With an ambitious goal of ending new transmissions of HIV by 2025, the NZ Aids Foundation is on a mission to educate its community about sexual health and a good sex life.
As a not-for-profit in the public health sector, the NZ AIDS Foundation’s (NZAF) strategy aims to maximise the public health outcomes for the communities it serves. Among those outcomes is to prevent HIV transmission, increase HIV testing and maximise the well- being of people living with HIV.
Despite these efforts, there were year-on- year increases in new HIV diagnoses among men who have sex with men (MSM) in New Zealand and 2016 reached the highest in the foundation’s history with 251 new diagnoses.
The foundation faced a challenge in the perceived low-risk of HIV among MSM as people felt HIV had been left in the 80s and 90s. It was also up against low testing rates and low levels of condom use.
To address the real situational risk in its communities, NZAF needed a campaign that was relatable without being condescending.
The solution was a behaviour-change marketing initiative called ‘Ending HIV’.
NZAF describe the campaign as the “knowing older brother” as it could say the things NZAF couldn’t. ‘Ending HIV’ talked about sex in a non-clinical way that was genuine and relatable for MSM in New Zealand.
NZAF has set a goal with ‘Ending HIV’ to halt HIV transmissions altogether by 2025. To achieve this, ‘Ending HIV’ needed to normalise testing, increase condom/prevention tool use, and engage those living with HIV. However, with each of these came challenges to inform misconceptions and educate the community.
To normalise testing, and increase the number of MSM getting tested every six months, the campaign promoted HIV and STI screening as part of a good sex life. It created a narrative that used real situations that MSM experience in ensuring a satisfying sex life, and addressed the fear of testing and presenting it as another part of being ready to have great sex.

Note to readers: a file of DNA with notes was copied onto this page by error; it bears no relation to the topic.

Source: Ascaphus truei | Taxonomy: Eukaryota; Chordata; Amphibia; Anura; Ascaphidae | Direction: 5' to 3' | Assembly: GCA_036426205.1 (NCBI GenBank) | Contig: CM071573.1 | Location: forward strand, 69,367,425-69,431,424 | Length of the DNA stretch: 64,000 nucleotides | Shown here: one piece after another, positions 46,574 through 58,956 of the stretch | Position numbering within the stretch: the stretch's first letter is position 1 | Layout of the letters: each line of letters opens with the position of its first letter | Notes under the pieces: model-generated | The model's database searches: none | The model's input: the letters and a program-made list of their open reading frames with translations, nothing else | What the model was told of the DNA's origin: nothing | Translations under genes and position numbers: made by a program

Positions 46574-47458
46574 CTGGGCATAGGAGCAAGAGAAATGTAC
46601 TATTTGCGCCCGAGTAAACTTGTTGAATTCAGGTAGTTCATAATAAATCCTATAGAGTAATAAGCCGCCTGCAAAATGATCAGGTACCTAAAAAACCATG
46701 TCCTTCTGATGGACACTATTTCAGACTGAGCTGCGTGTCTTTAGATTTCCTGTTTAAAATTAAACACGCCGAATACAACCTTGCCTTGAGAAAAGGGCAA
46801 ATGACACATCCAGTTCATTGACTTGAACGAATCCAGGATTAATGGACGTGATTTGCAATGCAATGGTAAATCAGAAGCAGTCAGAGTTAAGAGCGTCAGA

To increase prevention, the campaign promoted the idea of choice, with the famous Kiwi saying: ‘Choice’.
To help, it also created the ‘Condom Toolkit’ – an interactive Web and Masturbation resource to help users find the best condom for them.
And finally, to engage those who have
HIV in order to reduce stigma and encourage early treatment, ‘Ending HIV’ used the sex-positive messages ‘Drop your load’ and ‘HIV stops with me’.
These were coupled with videos featuring Kiwi comedian Tom Sainsbury and drag-queen starlet Courtney Act.
In its mission to normalise testing, ‘Ending HIV’ increased the awareness of testing, with 79.4 percent of MSM surveyed reported knowing “It’s recommended that sexually active MSM test for HIV twice annually”.
That’s up 6.7 percent from previous surveys. On top of this, 49.2 percent of MSM surveyed reported testing for HIV in the last six months, up from 45.3 percent, while 32.8 reported knowing about HIV self/ home testing, up from 17.9 percent.
‘Ending HIV’ has also increased awareness around prevention with 96.8 percent of those who completed the evaluation of the web-tool saying they felt more confident using condoms.
And finally, ‘Ending HIV’ has also increased awareness around treatments and prevention measures.
These results have contributed to the first consistent decline of this scale in new HIV transmissions – a monumental milestone on NZAF’s journey towards ending new transmissions altogether by 2025.
NZ AIDS Foundation
Ending HIV in Aotearoa by 2025
Frost*collective, ACON, Chillbox, Mix Digital
“A fantastic approach and solution to some overwhelming challenges. Excellence in strategy and execution across the board well done!”
Bowel Cancer NZ, Engineering New Zealand, New Zealand Olympic Committee, The Fred Hollows Foundation NZ, The Movember Foundation
This piece was originally published in the 2019 Awards Issue of NZ Marketing magazine. To get a print copy, subscribe here.